Blue Knot Foundation also has a database of organisations, as well as clinicians including psychologists, counsellors, social workers and psychotherapists who have specialist knowledge of childhood trauma. We can certainly assist you in looking for a therapist in your local area if that is something you wish to do.

Kind regards,
Blue Knot Foundation
# lisa
Tuesday, 28 March 2017 4:49 PM
I have alway's known that it had an effect on me as a child I am now in my 40's and it still affects me I have lived with cronic deppression and have been diagnosed with a plethera of things from PTSD to major deppressive disorder to bi-polar disorder, I have a hard time being close to people because I dont really trust anyone and believe given the chance a person will always eventually let you down or hurt you. I have a fear of being alone which has caused me to endure relationships that were probably bad for me, I become aggitated easily and sometimes when I am angry I yell and cry at the same time and I cant manage to stop it once it starts. On a possitive note I have never been violent with a family member and I have learned to walk away from situations that make me axious enough to start yelling until I can think straight and deal with the issue but its taken me a long time to learn how to do that. I laways wonder who I would have been had I not been subjected to violence at such an early age. So for the people out there who think children dont remember or that it wont affect them I am hear to tell you that it will and they dont forget so if your children have seen this kind of thing get them some help before they grow up to be like me always nervous, anxious. deppressed and untrusting to the point of always feeling alone even when im not just because I cant be totally close to anyone.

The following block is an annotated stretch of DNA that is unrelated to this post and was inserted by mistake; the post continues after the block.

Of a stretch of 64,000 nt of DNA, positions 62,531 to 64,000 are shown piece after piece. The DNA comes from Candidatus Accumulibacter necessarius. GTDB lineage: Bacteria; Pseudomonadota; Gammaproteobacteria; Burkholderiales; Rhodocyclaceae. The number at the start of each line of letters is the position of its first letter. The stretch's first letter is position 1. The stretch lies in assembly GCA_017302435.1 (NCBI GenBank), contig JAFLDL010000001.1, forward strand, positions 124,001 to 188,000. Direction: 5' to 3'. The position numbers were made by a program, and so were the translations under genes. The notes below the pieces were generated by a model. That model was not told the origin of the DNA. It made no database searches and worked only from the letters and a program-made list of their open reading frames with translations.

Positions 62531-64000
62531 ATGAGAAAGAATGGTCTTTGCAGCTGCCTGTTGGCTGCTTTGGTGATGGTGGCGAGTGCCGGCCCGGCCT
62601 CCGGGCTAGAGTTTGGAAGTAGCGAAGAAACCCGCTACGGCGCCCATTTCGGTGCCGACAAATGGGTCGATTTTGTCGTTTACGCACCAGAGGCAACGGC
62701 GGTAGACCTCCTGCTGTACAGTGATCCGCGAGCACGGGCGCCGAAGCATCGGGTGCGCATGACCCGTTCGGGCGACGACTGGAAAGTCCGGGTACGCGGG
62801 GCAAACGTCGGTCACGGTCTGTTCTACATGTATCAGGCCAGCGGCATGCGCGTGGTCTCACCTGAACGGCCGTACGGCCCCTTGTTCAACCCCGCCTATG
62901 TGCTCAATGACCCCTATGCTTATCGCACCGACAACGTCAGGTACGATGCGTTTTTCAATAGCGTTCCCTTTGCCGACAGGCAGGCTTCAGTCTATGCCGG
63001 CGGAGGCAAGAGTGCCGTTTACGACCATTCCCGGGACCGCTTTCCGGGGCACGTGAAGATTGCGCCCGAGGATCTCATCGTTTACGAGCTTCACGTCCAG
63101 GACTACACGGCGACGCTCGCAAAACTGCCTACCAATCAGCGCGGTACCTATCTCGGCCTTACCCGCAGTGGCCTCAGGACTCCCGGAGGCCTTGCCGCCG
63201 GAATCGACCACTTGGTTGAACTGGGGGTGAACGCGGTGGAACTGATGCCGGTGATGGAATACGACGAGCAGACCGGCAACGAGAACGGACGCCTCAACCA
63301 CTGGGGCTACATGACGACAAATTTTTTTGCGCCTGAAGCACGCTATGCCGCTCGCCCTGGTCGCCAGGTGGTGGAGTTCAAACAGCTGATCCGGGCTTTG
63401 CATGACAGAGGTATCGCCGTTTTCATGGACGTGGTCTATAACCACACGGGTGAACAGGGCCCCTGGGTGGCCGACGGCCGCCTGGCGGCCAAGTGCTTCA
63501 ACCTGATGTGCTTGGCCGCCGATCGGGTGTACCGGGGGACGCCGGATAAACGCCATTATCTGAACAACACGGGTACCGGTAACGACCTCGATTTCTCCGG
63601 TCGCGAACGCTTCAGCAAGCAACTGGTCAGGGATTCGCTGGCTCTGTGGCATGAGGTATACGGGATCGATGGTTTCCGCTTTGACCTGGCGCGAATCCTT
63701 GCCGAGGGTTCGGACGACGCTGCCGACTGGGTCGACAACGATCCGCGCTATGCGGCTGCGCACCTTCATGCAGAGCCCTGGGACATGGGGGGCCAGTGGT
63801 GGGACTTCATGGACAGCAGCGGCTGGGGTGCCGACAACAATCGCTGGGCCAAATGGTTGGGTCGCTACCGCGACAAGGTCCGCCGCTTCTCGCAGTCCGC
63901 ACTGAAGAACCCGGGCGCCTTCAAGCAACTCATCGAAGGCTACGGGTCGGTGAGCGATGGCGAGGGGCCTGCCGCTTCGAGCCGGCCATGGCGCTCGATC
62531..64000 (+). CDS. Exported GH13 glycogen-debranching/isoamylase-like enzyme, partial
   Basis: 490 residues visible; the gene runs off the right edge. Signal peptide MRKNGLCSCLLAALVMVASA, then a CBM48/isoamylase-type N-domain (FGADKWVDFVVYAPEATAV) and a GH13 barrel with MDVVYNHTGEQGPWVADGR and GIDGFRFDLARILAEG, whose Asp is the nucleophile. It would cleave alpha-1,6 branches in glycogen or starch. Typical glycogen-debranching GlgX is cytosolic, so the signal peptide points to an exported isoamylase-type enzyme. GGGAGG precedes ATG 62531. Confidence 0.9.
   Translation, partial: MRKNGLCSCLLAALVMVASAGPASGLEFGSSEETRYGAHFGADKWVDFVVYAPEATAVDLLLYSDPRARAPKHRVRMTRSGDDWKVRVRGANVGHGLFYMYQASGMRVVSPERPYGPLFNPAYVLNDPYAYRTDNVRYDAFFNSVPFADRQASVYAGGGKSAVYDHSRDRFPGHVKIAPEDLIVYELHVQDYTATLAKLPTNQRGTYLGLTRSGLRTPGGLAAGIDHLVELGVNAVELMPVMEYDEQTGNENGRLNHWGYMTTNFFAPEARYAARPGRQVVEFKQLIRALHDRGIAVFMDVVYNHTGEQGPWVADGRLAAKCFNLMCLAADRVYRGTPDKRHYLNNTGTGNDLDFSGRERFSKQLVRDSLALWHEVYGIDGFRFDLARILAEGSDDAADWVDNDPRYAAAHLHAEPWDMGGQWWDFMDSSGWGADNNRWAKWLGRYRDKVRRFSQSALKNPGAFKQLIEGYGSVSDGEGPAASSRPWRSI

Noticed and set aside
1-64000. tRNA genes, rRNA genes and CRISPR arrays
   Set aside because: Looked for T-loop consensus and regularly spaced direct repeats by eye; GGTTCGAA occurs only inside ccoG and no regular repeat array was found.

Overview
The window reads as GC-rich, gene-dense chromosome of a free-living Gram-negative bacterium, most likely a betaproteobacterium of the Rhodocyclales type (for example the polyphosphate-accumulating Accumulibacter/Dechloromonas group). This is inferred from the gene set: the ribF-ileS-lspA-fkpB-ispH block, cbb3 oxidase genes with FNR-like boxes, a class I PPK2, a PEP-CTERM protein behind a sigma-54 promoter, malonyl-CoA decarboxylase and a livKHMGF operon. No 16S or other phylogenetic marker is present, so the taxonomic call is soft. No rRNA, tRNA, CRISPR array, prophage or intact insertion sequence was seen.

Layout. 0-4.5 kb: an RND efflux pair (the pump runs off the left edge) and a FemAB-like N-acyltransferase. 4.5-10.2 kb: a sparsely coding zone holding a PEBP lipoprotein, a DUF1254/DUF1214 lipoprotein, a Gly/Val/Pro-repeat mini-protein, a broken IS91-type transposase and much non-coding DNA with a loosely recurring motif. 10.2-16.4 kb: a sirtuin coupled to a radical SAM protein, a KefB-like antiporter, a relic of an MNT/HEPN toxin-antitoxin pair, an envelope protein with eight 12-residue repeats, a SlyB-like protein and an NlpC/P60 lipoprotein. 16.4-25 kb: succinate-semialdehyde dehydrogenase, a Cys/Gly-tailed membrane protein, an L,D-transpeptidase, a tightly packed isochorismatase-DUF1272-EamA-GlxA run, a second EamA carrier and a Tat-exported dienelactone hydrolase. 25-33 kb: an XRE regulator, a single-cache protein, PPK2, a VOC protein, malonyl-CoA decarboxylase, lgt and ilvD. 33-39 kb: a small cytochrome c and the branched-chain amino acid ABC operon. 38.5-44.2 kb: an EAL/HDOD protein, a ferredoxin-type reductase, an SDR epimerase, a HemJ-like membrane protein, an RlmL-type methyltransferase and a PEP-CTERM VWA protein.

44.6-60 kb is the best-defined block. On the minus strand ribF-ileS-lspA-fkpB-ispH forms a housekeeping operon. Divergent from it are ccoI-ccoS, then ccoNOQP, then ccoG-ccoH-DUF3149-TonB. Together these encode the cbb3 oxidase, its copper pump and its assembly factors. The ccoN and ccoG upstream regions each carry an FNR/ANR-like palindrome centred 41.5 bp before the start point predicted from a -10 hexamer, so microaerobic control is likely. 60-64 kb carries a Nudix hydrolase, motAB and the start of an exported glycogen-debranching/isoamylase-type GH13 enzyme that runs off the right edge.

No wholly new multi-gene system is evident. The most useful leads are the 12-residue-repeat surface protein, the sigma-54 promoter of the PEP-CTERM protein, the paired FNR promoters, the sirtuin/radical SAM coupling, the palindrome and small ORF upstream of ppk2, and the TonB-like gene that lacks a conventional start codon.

Blue Knot Foundation
# Blue Knot Foundation
Wednesday, 29 March 2017 9:23 AM
Dear Lisa,

We are sorry to hear of your childhood experiences and the ways they have affected you. Thank you so much for sharing your reflections with others here. Please note for anyone who needs help, information, support or referral, they can call Blue Knot Helpline on 1300 657 380 or email between 9am-5pm Monday to Sunday AEST.

Kind regards,
Blue Knot Foundation

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Head to Health


“Blue Knot Foundation has a key role to play in the building of community capacity in care provision to those who have experienced childhood abuse and trauma in any environment.”

NIALL MULLIGAN Manager, Lifeline Northern Rivers

“I think Blue Knot Foundation is a fantastic support organisation for people who have experienced childhood trauma/abuse, for their families/close friends and for professionals who would like to learn how to more effectively work with these people.”

Psychologist Melbourne

“It's such a beautiful thing that you are doing. Helping people to get through this.”


“It was only last September when I discovered the Blue Knot Foundation website and I will never forget the feeling of support and empathy that I received when I finally made the first phone call to Blue Knot Helpline, which was also the first time I had ever spoken about my abuse.”